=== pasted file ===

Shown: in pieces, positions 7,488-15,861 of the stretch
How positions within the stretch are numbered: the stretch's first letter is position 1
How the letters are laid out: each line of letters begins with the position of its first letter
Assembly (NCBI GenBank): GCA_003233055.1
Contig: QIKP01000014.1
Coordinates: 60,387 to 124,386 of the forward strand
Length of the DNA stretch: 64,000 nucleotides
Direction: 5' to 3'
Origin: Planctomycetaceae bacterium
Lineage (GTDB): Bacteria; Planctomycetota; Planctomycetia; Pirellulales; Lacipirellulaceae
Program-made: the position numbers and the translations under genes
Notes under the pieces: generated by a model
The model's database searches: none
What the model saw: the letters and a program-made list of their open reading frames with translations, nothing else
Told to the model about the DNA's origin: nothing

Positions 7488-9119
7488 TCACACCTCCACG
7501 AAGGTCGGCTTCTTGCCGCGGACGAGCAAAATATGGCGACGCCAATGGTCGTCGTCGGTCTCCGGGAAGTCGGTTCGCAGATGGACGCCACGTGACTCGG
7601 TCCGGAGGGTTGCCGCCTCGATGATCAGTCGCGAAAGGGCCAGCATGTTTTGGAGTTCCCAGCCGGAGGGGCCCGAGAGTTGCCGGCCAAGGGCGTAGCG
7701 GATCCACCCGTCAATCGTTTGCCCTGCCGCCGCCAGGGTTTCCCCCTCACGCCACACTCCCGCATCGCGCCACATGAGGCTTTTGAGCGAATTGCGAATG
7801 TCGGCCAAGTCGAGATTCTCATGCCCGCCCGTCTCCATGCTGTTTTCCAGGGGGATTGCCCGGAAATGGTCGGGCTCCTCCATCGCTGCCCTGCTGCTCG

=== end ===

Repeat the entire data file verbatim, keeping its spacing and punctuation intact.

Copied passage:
Shown: in pieces, positions 7,488-15,861 of the stretch
How positions within the stretch are numbered: the stretch's first letter is position 1
How the letters are laid out: each line of letters begins with the position of its first letter
Assembly (NCBI GenBank): GCA_003233055.1
Contig: QIKP01000014.1
Coordinates: 60,387 to 124,386 of the forward strand
Length of the DNA stretch: 64,000 nucleotides
Direction: 5' to 3'
Origin: Planctomycetaceae bacterium
Lineage (GTDB): Bacteria; Planctomycetota; Planctomycetia; Pirellulales; Lacipirellulaceae
Program-made: the position numbers and the translations under genes
Notes under the pieces: generated by a model
The model's database searches: none
What the model saw: the letters and a program-made list of their open reading frames with translations, nothing else
Told to the model about the DNA's origin: nothing

Positions 7488-9119
7488 TCACACCTCCACG
7501 AAGGTCGGCTTCTTGCCGCGGACGAGCAAAATATGGCGACGCCAATGGTCGTCGTCGGTCTCCGGGAAGTCGGTTCGCAGATGGACGCCACGTGACTCGG
7601 TCCGGAGGGTTGCCGCCTCGATGATCAGTCGCGAAAGGGCCAGCATGTTTTGGAGTTCCCAGCCGGAGGGGCCCGAGAGTTGCCGGCCAAGGGCGTAGCG
7701 GATCCACCCGTCAATCGTTTGCCCTGCCGCCGCCAGGGTTTCCCCCTCACGCCACACTCCCGCATCGCGCCACATGAGGCTTTTGAGCGAATTGCGAATG
7801 TCGGCCAAGTCGAGATTCTCATGCCCGCCCGTCTCCATGCTGTTTTCCAGGGGGATTGCCCGGAAATGGTCGGGCTCCTCCATCGCTGCCCTGCTGCTCG